SEOUL, Feb. 11 (Yonhap) -- South Koreans feel economic conditions have deteriorated since 2014 despite steady gross domestic product (GDP) growth, mainly due to the rising unemployment rate among young people and dropping factory operation rate, a report showed Monday.
The findings published by the Bank of Korea (BOK) created a new index measuring economic players' sentiment on real economic growth based on the relative differences of five key economic statistics.
The index is calculated by the disparity in production among industrial sectors, factory operation rates between small and large firms and the income difference among workers in different sectors.
It also includes the inflation gap between living costs and consumer prices and the difference between the jobless rate of young people and the entire population.
The report said South Korea has pulled off solid GDP growth of around 3 percent since 2012. Its peak growth rate was 3.3 percent in 2014, while its lowest was 2.7 percent in 2018.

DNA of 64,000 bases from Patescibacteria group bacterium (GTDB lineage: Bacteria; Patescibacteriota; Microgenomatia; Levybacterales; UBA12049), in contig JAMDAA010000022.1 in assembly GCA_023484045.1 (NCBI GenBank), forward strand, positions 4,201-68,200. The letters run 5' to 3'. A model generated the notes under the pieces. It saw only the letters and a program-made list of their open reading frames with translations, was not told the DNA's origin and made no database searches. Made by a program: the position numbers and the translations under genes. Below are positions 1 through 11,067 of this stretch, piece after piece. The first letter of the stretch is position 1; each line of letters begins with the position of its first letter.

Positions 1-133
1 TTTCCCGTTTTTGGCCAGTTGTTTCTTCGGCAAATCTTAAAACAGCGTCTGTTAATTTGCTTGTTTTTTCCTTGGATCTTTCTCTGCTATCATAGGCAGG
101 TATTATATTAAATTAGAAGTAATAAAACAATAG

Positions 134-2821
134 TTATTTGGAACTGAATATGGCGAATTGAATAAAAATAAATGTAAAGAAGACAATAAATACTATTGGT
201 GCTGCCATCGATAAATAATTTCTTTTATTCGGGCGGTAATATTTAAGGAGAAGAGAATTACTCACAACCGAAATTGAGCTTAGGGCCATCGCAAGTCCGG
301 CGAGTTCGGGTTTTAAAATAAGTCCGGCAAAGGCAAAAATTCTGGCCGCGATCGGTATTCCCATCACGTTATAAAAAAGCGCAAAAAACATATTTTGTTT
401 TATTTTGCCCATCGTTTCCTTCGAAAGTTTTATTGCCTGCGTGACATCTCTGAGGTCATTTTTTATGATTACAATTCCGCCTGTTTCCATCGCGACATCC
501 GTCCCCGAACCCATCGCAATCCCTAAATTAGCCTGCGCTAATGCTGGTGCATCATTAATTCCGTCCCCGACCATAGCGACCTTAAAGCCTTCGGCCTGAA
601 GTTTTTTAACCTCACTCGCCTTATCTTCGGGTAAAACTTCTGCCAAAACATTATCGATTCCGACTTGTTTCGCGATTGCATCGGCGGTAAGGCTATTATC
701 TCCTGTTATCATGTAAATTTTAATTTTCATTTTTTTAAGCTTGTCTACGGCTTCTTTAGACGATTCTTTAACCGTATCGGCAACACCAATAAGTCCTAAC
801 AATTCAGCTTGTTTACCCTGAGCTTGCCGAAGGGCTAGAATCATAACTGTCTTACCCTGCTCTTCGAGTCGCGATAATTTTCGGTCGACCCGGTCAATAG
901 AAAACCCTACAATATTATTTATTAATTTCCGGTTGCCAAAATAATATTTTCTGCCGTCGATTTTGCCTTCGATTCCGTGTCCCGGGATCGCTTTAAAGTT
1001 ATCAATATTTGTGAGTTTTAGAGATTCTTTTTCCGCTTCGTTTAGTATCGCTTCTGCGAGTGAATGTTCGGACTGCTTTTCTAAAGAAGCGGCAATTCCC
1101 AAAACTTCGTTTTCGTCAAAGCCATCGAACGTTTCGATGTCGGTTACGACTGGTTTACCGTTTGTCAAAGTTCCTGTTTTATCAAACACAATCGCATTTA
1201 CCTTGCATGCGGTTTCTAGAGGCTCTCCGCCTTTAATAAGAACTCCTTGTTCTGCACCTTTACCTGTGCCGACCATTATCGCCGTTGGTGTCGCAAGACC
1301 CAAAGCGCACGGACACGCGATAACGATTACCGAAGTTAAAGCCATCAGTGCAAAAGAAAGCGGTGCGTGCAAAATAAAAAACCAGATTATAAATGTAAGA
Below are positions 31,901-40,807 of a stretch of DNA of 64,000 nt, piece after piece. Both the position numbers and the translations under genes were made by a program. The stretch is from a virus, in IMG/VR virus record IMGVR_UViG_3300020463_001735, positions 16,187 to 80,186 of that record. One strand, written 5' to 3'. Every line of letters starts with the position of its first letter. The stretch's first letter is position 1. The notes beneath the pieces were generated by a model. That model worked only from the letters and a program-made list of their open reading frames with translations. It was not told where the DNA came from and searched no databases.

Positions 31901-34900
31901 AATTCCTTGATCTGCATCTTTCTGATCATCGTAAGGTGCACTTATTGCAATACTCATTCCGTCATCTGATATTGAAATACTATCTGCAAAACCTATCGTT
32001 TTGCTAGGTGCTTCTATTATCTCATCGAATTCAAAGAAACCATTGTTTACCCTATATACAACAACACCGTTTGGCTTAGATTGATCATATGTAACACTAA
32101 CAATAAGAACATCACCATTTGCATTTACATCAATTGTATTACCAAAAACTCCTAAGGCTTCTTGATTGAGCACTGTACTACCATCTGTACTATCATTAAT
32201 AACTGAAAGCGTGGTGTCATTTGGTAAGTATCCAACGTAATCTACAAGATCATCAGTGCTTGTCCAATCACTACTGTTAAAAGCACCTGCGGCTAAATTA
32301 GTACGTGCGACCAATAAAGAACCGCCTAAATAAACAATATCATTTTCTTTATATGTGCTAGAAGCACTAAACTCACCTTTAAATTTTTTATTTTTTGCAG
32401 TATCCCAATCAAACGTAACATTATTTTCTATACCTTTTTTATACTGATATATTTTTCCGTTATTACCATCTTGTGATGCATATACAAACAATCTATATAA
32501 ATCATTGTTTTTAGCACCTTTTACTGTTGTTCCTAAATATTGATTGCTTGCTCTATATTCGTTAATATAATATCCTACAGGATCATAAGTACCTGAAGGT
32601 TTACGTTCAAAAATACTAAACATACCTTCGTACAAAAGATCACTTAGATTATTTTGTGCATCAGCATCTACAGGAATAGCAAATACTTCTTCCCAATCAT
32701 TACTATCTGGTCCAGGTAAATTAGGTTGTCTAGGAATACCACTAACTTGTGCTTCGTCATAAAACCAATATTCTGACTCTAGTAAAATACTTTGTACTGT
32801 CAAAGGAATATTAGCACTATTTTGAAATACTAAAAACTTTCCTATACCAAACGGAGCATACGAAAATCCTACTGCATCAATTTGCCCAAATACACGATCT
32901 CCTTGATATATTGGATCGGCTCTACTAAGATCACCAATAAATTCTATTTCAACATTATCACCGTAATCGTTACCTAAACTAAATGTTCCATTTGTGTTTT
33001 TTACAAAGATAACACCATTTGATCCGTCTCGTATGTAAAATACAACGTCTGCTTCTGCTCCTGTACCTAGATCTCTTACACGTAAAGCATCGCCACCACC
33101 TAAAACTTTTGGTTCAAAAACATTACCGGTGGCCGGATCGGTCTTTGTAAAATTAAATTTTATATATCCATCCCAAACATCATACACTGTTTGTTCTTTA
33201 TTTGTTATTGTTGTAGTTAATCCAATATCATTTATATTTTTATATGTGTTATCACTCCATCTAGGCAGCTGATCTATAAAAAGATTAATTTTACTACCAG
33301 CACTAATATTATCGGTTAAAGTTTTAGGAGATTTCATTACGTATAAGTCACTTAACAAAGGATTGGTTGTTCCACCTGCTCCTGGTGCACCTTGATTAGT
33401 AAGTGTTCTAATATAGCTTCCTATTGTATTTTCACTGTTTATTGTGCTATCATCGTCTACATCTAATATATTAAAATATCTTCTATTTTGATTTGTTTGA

"In recent years, the numbers of economic data, especially GDP growth, have not been bad. But people keep saying that the economy is getting worse," Kim Hyung-suk, one of the co-authors of the BOK report, said.
"Our index that describes people's feelings on economic conditions has been constantly falling over the cited period. This may be caused by the widening difference between the jobless rate of young people and the entire population and that of factory operation rates between small and large firms," he said.
The rising unemployment rate of people aged 15-29 is one of the most pressing social issues confronting Asia's fourth-largest economy as the government here has poured trillions of won into job creation efforts over the years. Such trends come as the country's economy is moving toward a low-growth, less labor-intensive structure.
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